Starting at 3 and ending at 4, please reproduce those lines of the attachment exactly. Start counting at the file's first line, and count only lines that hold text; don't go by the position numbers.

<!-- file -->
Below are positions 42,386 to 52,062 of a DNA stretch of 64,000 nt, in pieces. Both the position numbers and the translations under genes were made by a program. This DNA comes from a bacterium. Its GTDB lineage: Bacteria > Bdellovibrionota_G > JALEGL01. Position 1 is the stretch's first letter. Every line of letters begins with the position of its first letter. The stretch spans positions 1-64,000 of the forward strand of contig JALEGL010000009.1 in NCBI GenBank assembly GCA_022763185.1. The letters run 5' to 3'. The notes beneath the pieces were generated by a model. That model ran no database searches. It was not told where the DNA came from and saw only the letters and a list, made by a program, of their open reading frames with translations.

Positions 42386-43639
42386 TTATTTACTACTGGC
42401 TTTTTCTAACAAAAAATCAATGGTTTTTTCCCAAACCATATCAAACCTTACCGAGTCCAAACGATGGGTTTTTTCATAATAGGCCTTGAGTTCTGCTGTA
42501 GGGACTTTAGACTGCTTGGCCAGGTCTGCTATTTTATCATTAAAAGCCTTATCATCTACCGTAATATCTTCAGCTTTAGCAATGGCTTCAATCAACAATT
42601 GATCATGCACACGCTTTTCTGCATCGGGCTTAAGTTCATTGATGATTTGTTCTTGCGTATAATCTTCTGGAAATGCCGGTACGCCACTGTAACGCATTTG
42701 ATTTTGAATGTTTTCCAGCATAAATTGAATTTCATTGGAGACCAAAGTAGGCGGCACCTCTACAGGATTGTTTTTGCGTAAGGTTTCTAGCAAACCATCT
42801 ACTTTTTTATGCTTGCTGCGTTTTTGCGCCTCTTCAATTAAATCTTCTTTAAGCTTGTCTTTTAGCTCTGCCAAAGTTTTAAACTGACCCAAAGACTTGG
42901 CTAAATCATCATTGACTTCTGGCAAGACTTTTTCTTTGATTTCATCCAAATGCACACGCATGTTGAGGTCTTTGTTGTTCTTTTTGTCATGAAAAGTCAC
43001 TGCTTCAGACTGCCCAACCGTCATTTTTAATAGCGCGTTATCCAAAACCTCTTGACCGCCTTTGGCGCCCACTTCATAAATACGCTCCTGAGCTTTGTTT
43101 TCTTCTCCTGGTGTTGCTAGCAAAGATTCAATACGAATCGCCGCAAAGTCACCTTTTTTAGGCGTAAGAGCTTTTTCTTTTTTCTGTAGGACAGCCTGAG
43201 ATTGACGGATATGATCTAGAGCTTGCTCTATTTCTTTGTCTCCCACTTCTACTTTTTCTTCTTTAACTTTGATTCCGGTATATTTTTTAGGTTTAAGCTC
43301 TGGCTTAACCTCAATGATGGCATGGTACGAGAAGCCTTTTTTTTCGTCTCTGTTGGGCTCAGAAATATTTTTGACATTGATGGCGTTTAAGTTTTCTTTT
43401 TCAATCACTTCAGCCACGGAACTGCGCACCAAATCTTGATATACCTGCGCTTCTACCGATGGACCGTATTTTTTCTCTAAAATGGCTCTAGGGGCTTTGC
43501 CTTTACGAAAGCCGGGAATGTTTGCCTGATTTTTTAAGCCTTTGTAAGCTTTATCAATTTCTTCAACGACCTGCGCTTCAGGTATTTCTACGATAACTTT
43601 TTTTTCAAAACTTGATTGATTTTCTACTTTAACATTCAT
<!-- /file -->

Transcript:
42386 TTATTTACTACTGGC
42401 TTTTTCTAACAAAAAATCAATGGTTTTTTCCCAAACCATATCAAACCTTACCGAGTCCAAACGATGGGTTTTTTCATAATAGGCCTTGAGTTCTGCTGTA